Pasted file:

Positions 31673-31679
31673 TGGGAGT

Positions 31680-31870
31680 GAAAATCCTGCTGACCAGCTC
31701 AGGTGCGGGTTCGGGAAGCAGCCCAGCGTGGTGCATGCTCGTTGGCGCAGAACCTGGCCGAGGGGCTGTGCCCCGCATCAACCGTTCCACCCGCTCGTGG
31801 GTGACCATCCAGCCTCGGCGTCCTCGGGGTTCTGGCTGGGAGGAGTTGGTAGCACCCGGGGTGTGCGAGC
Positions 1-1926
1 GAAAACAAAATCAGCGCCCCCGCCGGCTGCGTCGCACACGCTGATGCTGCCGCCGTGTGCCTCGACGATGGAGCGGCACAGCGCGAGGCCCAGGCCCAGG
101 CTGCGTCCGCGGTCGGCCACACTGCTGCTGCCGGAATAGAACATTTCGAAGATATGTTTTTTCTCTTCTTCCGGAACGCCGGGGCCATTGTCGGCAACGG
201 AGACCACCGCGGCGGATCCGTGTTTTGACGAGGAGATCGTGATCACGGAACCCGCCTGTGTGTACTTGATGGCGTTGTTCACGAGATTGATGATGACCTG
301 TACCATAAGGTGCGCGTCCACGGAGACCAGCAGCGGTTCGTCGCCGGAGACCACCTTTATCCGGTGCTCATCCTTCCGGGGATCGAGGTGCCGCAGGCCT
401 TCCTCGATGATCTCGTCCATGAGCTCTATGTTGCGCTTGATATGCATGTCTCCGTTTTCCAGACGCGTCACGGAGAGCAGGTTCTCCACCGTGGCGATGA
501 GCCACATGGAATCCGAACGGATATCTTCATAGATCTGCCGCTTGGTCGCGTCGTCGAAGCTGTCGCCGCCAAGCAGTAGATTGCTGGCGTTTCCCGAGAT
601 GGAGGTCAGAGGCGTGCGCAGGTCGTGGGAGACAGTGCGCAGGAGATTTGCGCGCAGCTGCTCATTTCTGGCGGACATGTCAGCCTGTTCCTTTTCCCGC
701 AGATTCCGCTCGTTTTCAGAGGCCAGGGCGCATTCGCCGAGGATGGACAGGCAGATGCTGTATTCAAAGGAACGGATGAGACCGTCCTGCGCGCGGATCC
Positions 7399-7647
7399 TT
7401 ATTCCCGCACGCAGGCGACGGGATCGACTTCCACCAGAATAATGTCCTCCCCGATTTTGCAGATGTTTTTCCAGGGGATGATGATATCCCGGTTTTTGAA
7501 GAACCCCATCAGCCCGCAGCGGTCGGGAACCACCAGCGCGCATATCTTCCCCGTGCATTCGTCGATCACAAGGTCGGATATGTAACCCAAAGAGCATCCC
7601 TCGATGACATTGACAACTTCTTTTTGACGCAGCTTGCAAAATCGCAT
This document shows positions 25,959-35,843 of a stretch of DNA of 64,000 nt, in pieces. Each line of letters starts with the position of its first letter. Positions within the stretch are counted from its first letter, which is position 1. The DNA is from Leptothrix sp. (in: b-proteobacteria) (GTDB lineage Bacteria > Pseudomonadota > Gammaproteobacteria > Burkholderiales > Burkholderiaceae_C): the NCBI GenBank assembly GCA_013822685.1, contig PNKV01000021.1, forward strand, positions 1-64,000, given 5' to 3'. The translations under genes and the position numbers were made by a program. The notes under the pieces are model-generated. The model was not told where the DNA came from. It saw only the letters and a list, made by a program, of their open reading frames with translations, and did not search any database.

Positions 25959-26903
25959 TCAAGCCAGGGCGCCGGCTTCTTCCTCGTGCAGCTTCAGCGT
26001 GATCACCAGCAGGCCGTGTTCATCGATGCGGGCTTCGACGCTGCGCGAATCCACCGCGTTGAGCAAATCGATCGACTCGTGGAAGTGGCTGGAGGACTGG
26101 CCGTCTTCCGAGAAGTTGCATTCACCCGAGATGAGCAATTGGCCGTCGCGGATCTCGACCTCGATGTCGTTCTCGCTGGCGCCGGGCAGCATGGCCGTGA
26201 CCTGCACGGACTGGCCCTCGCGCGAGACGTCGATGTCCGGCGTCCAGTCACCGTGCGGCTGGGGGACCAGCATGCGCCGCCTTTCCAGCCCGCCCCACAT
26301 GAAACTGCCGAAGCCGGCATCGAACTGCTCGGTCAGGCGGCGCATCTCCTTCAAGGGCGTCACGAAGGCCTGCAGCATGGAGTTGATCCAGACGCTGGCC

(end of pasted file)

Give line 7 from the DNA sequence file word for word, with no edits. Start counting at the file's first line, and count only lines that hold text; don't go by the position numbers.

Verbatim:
Positions 1-1926